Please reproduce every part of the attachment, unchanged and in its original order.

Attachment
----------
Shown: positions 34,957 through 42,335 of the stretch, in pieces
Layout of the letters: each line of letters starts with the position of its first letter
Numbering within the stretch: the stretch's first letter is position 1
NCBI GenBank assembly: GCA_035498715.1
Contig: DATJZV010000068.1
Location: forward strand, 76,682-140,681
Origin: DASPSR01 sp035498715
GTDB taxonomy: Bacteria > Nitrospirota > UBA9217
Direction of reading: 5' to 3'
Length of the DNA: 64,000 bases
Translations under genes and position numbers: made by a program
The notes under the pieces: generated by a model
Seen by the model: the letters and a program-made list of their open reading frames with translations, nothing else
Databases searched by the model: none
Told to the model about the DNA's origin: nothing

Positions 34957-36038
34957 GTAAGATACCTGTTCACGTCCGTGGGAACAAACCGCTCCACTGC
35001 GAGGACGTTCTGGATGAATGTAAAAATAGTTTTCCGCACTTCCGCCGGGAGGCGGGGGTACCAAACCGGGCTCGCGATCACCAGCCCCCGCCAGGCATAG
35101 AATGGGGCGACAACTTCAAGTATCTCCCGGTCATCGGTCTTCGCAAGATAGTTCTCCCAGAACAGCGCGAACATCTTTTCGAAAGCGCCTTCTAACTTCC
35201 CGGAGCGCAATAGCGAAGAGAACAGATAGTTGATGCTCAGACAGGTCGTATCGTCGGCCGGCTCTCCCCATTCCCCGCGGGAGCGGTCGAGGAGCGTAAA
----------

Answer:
Shown: positions 34,957 through 42,335 of the stretch, in pieces
Layout of the letters: each line of letters starts with the position of its first letter
Numbering within the stretch: the stretch's first letter is position 1
NCBI GenBank assembly: GCA_035498715.1
Contig: DATJZV010000068.1
Location: forward strand, 76,682-140,681
Origin: DASPSR01 sp035498715
GTDB taxonomy: Bacteria > Nitrospirota > UBA9217
Direction of reading: 5' to 3'
Length of the DNA: 64,000 bases
Translations under genes and position numbers: made by a program
The notes under the pieces: generated by a model
Seen by the model: the letters and a program-made list of their open reading frames with translations, nothing else
Databases searched by the model: none
Told to the model about the DNA's origin: nothing

Positions 34957-36038
34957 GTAAGATACCTGTTCACGTCCGTGGGAACAAACCGCTCCACTGC
35001 GAGGACGTTCTGGATGAATGTAAAAATAGTTTTCCGCACTTCCGCCGGGAGGCGGGGGTACCAAACCGGGCTCGCGATCACCAGCCCCCGCCAGGCATAG
35101 AATGGGGCGACAACTTCAAGTATCTCCCGGTCATCGGTCTTCGCAAGATAGTTCTCCCAGAACAGCGCGAACATCTTTTCGAAAGCGCCTTCTAACTTCC
35201 CGGAGCGCAATAGCGAAGAGAACAGATAGTTGATGCTCAGACAGGTCGTATCGTCGGCCGGCTCTCCCCATTCCCCGCGGGAGCGGTCGAGGAGCGTAAA